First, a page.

Can HMRC Chase a Dissolved Company?
If you dissolve a company with outstanding debts, can HMRC chase your closed company for repayment of its tax liabilities?
We take a look at the potential outcomes of dissolving a company with tax debts and explain the action HMRC could choose to take against you.
Can HMRC Investigate or Chase a Dissolved Company?
The answer is yes, HMRC can chase a dissolved company.
Even if the company is successfully dissolved, creditors, including HMRC, will still be able to pursue the company through the courts to recover the money they are owed and that could have negative consequences for you as a company director.
As part of the company dissolution process, a copy of the strike off application must be sent to all interested parties, including any outstanding creditors such as HMRC. The registrar will also publish a notice in the Gazette of the proposed dissolution, which will give all parties three months to object.
Sometimes, however, a company manages to complete strike off without creditor objection. This doesn’t mean the matter is now completed, however, as HMRC may become aware at a later date.
Can HMRC Reopen a Closed Company?
HMRC has the power to reopen closed company, via restoring it to the register with a court orderTrusted Source – .GOV – Claiming Money or Property from a Dissolved Company if it feels debts have been evaded. It can then issue a winding up petition to the restored company, which could mean compulsory liquidation via the court.
How Far Back Can HMRC Investigate a Dissolved Company?
How long can HMRC chase a debt? If the company filed its accounts and paid its taxes in good time while it was trading, HMRC can take action against the company up to six years after the date of dissolution. However, if serious fraud or negligence is alleged, HMRC can still take action up to 20 years later.
What Action can HMRC Take Against a Dissolved Company?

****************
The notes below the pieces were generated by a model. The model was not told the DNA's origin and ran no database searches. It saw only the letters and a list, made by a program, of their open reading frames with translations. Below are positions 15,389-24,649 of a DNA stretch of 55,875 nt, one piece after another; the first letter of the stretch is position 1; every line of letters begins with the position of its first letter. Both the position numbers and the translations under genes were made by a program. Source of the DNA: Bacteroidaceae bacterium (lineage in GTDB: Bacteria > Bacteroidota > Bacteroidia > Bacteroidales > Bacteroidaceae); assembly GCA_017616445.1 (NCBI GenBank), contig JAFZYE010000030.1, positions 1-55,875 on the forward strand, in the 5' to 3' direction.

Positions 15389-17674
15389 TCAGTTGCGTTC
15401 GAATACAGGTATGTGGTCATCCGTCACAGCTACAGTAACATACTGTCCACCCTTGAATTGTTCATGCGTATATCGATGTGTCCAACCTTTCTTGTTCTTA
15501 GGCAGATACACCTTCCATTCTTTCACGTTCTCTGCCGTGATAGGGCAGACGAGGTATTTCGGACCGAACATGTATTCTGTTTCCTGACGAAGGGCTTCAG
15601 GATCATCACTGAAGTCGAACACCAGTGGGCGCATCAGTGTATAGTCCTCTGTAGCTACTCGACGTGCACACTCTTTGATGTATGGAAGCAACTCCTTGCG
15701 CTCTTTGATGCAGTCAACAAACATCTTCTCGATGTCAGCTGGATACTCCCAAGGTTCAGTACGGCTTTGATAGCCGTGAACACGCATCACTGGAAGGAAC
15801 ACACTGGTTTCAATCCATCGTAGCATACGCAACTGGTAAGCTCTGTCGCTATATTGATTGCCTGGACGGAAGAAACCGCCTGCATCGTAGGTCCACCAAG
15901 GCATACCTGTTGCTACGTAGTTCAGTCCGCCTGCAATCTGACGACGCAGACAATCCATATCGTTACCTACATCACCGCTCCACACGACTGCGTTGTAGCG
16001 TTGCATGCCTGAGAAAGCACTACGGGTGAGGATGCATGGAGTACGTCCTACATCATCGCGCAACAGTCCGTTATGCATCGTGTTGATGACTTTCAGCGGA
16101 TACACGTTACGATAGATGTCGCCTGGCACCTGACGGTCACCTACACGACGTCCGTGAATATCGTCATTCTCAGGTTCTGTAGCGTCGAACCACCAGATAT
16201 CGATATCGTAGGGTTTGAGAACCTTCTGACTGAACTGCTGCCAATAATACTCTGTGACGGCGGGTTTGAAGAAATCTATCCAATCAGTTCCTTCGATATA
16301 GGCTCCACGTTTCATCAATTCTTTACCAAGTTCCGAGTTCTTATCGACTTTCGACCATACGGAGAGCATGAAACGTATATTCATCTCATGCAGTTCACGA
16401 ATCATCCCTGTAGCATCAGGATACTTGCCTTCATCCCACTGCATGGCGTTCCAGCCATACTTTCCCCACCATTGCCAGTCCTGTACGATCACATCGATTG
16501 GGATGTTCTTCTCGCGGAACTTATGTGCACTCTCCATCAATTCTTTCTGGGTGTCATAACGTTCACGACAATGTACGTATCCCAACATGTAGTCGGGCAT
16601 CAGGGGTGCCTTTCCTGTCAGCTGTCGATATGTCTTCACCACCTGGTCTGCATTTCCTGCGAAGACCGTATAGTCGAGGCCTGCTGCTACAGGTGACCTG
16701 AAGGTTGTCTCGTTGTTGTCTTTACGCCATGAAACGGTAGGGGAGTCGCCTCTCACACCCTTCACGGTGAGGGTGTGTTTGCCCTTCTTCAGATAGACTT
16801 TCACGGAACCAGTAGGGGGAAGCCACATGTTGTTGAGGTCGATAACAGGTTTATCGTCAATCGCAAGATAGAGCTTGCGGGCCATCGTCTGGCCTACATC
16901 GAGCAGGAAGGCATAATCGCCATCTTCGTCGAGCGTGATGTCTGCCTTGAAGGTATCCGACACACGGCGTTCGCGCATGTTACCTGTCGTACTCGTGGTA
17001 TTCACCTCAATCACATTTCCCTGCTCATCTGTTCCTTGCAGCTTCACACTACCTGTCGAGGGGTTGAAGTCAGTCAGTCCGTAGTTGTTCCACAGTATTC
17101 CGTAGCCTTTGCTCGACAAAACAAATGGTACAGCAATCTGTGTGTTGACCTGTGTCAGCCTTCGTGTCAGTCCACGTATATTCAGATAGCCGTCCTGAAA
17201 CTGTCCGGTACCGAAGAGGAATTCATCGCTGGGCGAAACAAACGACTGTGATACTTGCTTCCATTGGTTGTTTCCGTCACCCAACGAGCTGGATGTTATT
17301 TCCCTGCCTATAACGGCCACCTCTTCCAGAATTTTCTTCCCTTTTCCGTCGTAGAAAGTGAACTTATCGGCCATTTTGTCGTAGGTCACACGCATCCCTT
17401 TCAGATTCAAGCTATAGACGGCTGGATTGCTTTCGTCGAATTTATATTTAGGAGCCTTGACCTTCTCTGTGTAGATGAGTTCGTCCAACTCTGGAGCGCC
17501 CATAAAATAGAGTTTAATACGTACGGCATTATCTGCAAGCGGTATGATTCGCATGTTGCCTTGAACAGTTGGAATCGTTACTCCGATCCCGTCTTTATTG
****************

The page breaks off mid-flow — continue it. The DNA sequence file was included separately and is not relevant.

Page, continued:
If HMRC has reason to believe that the tax affairs of your dissolved company are not in order, it can apply to the court to restore the business to the Companies House register before carrying out a full investigation. Typically, this is not something HMRC will do unless there are substantial arrears or there is an ongoing investigation into the director or the other companies they may run.
Once the company is restored to the register, HMRC will launch an investigation, which will scrutinise every aspect of the company’s operation. For this reason, the process can be very stressful and involve substantial accountancy fees to get all of the relevant paperwork in order.
The investigation could uncover any number of things. For example, it could find that the director had made payments to other creditors but not HMRC after they knew the company was insolvent. That could lead to accusations of wrongful trading and company directors could be made personally liable for the repayment of the business’s debts. Alternatively, if acts of misfeasance or fraudulent trading are suspected, the penalties could involve personal liability for company debts, a directorship ban and even a custodial sentence.
Can HMRC Investigate Directors Who Have Dissolved a Limited Company with Debt?
If HMRC restores a dissolved company, via court order, it will be to force it into liquidation. As the correct method of closing down a limited company debt debt, liquidation involves a third party – usually an insolvency practitioner (IP) – closing down the company and paying creditors in order of preference. As a part of this process, the IP will investigate the actions of directors in the period preceding insolvency to check for wrongful or fradulent trading, or other indications of misfeasance. If it is found that the director knowingly dissolved the company as a means of avoiding tax debts, the IP has the power to hold the director personally liable for corporate tax debts, including potential fines and penalties. If the actions are deemed to be fraud, further sanctions – including directors disqualification – may be considered.
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- Trusted Source – .GOV – Claiming Money or Property from a Dissolved Company